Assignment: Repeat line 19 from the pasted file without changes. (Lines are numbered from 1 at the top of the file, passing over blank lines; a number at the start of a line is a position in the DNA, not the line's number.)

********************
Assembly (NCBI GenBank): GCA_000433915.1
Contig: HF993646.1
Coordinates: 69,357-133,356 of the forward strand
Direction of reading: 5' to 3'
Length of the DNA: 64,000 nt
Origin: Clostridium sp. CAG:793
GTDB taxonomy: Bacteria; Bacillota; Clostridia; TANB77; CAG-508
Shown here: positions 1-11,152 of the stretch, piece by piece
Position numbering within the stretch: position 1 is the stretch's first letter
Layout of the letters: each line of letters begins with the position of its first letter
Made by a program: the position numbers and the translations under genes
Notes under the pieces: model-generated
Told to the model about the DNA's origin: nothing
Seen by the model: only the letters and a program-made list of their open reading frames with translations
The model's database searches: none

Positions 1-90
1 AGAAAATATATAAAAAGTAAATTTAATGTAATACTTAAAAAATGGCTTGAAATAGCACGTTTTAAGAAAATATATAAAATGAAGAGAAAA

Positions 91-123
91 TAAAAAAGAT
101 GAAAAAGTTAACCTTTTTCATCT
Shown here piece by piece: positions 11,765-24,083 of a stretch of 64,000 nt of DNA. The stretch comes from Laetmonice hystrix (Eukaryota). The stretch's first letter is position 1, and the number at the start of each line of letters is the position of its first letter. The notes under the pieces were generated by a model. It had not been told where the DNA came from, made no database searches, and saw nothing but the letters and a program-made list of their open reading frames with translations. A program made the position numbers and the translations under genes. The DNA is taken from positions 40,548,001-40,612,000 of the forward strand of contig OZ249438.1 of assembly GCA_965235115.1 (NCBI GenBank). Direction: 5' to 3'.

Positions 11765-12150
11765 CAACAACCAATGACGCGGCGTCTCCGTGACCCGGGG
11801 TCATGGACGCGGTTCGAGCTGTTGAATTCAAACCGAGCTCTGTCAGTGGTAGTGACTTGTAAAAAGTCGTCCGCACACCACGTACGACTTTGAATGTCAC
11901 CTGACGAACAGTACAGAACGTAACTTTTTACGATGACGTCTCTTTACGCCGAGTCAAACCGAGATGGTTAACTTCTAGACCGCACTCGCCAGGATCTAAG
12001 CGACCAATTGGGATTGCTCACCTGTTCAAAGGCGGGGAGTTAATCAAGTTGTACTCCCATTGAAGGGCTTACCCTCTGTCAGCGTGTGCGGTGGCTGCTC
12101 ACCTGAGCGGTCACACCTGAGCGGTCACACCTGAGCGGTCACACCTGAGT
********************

91 TAAAAAAGAT